Every southern winter the south polar region of Mars is covered with an approximately 1 meter deep layer of frozen carbon dioxide (dry ice). In the spring, when the sun begins to warm the surface below the translucent ice, gas flow under the ice carries loose dust from the surface up onto the top.
The dust falls to the surface in fans, whose orientation is determined by the direction of the local wind flow. Fans from one source region pointing in multiple directions show how the wind direction has changed. Narrow fans pointing in just one direction are the most recent. Alternatively, the vent from the surface may have re-annealed, such that these fans were formed over a very limited time span.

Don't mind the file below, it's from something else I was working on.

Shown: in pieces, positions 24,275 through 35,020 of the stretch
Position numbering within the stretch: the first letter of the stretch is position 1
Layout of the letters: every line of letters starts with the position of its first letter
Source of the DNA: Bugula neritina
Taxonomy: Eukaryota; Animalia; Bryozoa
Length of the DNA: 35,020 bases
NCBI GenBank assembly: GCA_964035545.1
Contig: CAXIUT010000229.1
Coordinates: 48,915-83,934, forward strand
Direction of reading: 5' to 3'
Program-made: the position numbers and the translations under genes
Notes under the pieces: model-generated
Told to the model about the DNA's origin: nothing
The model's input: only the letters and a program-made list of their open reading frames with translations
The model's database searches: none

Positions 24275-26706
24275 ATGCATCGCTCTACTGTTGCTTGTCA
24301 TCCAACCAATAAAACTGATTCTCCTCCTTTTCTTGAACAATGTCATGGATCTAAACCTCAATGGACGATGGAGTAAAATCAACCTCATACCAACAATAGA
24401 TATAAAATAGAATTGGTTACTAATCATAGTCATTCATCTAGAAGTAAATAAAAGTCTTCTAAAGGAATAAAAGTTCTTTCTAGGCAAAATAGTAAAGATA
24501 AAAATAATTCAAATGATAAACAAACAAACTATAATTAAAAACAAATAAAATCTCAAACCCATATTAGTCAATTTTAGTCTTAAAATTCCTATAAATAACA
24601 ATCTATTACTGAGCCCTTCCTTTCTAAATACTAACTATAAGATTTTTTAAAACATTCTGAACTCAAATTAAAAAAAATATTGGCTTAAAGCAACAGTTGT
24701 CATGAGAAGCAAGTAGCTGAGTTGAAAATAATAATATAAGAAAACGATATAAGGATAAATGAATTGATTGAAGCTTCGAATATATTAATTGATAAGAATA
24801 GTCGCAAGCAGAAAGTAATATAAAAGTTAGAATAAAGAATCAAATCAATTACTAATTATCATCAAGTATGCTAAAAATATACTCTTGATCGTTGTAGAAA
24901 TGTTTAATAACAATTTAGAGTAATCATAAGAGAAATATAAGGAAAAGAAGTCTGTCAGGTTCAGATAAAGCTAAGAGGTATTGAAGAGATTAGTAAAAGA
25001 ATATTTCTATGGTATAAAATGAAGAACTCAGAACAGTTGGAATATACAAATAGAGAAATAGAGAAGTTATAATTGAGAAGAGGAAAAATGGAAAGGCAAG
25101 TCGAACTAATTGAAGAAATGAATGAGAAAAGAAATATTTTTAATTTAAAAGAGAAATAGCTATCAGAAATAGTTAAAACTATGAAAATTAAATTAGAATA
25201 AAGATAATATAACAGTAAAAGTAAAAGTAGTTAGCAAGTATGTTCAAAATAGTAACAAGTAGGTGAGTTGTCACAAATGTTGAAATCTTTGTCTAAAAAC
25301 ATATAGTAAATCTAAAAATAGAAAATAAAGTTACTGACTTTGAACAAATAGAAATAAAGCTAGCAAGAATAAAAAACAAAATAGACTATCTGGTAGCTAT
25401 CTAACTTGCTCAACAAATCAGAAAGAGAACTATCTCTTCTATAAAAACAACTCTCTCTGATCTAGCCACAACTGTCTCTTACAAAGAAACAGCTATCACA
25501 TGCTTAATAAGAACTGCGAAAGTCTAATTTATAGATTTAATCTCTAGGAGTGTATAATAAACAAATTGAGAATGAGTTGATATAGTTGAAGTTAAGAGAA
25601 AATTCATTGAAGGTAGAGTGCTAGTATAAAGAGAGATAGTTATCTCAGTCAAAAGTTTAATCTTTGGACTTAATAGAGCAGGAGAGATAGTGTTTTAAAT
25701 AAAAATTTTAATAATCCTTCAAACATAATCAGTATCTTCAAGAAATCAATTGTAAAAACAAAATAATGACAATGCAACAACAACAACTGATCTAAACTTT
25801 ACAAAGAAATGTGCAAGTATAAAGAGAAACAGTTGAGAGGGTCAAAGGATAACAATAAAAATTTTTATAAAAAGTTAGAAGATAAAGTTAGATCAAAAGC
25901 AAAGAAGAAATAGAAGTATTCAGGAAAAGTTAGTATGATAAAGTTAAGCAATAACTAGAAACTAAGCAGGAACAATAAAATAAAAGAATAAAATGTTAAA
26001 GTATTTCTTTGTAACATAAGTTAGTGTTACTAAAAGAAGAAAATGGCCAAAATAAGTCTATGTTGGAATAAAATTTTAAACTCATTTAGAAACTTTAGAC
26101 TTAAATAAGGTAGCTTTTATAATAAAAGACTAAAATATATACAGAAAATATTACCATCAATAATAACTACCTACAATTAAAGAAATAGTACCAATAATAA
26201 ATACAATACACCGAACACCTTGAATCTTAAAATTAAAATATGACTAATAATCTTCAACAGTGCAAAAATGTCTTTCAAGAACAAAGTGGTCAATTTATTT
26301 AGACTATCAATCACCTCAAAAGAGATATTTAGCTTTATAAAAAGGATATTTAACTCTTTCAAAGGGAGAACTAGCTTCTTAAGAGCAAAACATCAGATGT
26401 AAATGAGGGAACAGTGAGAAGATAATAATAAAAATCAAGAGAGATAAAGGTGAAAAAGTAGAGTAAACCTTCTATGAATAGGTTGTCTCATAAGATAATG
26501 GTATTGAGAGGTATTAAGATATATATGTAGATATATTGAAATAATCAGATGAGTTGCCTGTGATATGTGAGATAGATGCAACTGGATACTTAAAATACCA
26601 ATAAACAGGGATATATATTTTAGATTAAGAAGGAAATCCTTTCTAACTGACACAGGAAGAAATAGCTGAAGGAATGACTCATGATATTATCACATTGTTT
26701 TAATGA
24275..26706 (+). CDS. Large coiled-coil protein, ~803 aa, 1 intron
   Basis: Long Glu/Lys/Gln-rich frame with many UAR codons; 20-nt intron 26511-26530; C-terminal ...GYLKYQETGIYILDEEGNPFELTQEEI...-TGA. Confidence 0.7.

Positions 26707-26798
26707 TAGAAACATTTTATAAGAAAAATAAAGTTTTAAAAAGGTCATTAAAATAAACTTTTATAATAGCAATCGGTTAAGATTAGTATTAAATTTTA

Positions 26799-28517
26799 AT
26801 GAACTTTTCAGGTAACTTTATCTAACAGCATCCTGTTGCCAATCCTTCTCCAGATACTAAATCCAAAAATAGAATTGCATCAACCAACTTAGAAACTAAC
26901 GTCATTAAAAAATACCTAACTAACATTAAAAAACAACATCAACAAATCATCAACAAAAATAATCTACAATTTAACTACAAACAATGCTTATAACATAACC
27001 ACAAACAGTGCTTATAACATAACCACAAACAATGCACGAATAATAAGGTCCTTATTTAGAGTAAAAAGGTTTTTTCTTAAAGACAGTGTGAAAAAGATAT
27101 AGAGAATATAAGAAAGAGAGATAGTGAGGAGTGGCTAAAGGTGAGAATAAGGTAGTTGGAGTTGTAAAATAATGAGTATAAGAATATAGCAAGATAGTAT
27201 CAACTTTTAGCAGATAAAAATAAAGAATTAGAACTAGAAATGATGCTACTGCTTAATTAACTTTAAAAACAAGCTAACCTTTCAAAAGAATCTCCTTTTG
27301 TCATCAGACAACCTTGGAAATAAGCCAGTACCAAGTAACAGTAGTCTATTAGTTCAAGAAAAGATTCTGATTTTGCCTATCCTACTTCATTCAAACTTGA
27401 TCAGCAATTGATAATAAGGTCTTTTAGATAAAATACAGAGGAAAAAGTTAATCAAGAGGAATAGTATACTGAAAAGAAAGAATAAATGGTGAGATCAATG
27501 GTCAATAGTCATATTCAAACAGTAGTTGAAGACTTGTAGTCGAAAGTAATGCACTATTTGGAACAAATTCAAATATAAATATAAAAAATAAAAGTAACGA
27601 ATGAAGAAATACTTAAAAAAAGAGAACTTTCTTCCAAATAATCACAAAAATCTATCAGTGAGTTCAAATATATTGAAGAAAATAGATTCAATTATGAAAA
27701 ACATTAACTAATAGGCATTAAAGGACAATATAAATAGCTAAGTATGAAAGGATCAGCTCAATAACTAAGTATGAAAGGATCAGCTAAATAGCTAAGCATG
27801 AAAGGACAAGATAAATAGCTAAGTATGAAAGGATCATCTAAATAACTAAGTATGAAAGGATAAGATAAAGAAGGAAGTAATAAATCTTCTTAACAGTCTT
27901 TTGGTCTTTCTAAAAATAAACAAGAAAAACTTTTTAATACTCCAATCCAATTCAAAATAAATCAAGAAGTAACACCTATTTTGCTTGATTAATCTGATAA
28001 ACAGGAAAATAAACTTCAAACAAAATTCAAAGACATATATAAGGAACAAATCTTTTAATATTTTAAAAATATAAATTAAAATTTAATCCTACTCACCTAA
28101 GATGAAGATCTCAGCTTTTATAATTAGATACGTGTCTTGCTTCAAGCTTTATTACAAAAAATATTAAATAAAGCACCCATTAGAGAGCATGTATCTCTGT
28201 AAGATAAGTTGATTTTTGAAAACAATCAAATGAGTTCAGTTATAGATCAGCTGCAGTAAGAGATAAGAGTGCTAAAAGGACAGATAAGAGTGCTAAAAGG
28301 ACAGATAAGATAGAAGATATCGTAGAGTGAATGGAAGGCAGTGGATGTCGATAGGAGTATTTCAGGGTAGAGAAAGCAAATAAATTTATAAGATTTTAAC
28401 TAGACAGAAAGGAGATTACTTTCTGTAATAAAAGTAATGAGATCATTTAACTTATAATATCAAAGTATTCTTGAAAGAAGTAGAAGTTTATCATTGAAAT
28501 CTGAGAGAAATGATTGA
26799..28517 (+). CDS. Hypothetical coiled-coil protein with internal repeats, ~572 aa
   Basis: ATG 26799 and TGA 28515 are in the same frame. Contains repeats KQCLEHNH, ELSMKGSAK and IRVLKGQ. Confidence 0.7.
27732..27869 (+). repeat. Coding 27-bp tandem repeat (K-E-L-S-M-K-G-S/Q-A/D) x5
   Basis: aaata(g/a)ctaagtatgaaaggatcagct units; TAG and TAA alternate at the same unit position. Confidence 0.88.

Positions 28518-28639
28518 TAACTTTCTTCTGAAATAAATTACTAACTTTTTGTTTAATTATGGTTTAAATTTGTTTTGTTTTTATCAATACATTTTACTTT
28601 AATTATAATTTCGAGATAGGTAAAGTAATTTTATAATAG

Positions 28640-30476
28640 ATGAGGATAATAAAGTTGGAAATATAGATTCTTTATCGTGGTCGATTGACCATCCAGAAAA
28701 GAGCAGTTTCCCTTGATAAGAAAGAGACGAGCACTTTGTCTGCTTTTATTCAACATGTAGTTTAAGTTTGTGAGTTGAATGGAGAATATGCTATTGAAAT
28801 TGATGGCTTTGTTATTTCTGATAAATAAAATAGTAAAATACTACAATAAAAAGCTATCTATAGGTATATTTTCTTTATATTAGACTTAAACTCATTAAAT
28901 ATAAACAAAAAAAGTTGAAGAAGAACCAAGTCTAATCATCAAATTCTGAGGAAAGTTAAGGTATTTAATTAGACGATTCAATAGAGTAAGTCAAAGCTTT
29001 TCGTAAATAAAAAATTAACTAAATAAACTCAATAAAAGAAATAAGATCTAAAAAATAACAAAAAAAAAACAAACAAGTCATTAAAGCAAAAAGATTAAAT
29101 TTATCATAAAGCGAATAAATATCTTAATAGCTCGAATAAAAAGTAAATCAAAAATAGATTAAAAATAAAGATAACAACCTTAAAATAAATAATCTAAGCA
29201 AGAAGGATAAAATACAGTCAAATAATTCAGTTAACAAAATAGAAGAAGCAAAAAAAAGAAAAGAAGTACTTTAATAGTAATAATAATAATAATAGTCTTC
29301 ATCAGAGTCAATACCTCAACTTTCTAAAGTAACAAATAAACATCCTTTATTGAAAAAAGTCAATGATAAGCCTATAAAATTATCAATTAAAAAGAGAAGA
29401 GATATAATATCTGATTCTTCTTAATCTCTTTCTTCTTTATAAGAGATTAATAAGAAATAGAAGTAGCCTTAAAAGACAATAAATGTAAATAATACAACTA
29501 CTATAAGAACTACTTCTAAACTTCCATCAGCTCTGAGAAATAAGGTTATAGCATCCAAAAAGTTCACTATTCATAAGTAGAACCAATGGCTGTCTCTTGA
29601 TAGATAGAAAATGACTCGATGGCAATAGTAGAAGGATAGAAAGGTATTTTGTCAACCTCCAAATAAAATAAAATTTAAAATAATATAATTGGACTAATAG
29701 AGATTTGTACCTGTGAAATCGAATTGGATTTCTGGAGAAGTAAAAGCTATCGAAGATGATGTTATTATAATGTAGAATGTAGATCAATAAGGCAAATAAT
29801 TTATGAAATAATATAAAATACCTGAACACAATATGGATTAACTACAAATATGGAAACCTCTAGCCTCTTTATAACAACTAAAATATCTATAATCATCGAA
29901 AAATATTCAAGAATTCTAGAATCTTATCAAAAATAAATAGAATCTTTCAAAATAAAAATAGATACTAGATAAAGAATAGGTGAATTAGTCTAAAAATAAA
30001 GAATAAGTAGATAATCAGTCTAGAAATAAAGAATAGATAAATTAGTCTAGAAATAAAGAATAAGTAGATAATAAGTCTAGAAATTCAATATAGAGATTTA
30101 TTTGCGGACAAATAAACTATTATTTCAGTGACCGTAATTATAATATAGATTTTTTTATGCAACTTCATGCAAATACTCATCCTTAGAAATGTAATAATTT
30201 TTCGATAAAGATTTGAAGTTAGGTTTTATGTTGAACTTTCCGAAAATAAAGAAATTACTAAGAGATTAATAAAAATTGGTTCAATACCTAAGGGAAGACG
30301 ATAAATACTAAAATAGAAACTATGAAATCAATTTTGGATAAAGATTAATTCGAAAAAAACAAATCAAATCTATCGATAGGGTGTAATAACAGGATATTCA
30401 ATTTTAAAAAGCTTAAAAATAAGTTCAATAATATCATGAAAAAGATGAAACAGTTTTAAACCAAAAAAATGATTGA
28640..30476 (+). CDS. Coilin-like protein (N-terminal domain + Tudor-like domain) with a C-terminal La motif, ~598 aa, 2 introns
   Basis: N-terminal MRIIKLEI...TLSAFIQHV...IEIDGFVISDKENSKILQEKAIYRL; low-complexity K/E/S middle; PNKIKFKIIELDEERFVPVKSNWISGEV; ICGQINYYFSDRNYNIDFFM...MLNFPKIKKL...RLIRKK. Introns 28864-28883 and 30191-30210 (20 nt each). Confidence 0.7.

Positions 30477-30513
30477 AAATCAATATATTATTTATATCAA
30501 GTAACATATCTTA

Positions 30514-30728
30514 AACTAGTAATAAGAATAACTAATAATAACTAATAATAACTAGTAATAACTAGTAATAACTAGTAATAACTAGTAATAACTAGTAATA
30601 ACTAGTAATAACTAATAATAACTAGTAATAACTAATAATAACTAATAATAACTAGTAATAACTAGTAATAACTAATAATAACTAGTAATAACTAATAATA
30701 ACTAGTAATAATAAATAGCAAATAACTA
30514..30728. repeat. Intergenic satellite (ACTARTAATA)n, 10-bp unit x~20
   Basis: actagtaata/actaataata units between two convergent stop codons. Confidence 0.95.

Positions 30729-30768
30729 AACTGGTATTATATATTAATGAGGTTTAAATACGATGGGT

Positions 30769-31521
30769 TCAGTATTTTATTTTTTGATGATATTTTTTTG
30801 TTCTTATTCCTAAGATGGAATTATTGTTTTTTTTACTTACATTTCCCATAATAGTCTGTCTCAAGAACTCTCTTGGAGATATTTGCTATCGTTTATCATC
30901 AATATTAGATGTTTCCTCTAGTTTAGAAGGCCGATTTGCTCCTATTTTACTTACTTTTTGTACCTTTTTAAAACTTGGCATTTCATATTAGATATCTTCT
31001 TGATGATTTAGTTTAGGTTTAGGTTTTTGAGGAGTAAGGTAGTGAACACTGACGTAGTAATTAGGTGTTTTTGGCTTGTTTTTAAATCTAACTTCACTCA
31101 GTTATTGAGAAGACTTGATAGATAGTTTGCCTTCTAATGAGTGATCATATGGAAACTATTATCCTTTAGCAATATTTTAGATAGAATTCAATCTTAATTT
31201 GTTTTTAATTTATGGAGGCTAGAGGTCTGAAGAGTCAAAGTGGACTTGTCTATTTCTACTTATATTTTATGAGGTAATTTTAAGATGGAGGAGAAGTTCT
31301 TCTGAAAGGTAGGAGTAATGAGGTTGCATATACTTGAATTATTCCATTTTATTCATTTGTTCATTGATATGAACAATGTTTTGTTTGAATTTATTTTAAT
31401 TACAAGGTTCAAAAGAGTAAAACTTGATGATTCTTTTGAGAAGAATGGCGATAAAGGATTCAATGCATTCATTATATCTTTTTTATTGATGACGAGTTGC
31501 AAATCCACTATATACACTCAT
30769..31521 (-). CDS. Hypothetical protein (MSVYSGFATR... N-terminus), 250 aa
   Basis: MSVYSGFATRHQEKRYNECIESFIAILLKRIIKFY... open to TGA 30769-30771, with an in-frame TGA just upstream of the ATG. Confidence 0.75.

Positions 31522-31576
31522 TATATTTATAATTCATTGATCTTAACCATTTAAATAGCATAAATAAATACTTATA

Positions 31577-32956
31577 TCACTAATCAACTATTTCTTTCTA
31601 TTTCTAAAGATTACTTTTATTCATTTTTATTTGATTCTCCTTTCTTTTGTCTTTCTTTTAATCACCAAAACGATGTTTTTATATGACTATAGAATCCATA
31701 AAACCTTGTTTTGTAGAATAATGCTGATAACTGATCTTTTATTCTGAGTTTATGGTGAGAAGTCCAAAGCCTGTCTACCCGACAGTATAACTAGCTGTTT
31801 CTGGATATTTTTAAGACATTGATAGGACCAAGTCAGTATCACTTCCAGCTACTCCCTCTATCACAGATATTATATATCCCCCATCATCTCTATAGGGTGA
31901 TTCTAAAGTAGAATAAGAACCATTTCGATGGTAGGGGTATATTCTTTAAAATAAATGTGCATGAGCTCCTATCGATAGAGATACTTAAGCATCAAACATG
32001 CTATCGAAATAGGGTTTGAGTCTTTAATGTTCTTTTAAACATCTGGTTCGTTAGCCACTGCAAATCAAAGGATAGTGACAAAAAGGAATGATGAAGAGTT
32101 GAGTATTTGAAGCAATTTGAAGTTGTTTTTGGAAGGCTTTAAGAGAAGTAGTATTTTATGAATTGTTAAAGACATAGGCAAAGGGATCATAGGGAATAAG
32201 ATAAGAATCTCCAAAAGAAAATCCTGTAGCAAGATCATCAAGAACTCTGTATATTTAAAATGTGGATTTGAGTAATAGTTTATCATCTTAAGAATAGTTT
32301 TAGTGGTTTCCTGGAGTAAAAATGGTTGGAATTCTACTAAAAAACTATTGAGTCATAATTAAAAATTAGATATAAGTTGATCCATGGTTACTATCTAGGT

Written by: Candy Hansen (18 February 2009)
This is a stereo pair with ESP_011350_0945 .
More info and image formats at http://hirise.lpl.arizona.edu/ESP_011351_0945
Image: NASA/JPL/University of Arizona